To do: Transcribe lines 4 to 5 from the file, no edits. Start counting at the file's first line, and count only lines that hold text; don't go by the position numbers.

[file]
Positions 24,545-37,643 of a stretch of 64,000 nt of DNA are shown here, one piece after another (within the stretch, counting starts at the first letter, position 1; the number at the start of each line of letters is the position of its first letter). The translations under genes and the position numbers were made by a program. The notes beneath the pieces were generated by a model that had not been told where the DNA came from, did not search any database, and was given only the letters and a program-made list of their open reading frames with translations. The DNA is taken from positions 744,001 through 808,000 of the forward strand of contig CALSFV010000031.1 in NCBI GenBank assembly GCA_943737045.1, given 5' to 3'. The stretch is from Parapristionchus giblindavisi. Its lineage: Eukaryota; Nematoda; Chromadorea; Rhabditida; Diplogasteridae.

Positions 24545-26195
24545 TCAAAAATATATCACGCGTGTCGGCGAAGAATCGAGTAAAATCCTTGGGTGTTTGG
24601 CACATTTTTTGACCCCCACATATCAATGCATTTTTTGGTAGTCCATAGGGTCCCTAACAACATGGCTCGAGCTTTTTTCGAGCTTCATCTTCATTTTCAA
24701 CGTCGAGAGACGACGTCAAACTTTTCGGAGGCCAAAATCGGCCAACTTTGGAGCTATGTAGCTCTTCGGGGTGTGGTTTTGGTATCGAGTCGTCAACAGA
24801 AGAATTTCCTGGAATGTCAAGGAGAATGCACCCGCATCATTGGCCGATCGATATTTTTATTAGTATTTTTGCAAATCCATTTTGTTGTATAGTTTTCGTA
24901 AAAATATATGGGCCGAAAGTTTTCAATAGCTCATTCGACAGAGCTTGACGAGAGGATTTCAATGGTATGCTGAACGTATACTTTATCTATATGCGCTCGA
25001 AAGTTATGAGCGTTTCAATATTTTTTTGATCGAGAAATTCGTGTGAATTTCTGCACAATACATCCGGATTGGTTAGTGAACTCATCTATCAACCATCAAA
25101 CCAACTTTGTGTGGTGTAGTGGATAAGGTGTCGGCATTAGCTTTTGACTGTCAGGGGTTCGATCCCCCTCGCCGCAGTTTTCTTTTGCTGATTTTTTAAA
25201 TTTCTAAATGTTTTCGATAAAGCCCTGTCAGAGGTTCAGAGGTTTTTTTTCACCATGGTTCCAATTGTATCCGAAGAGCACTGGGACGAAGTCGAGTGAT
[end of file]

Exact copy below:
24601 CACATTTTTTGACCCCCACATATCAATGCATTTTTTGGTAGTCCATAGGGTCCCTAACAACATGGCTCGAGCTTTTTTCGAGCTTCATCTTCATTTTCAA
24701 CGTCGAGAGACGACGTCAAACTTTTCGGAGGCCAAAATCGGCCAACTTTGGAGCTATGTAGCTCTTCGGGGTGTGGTTTTGGTATCGAGTCGTCAACAGA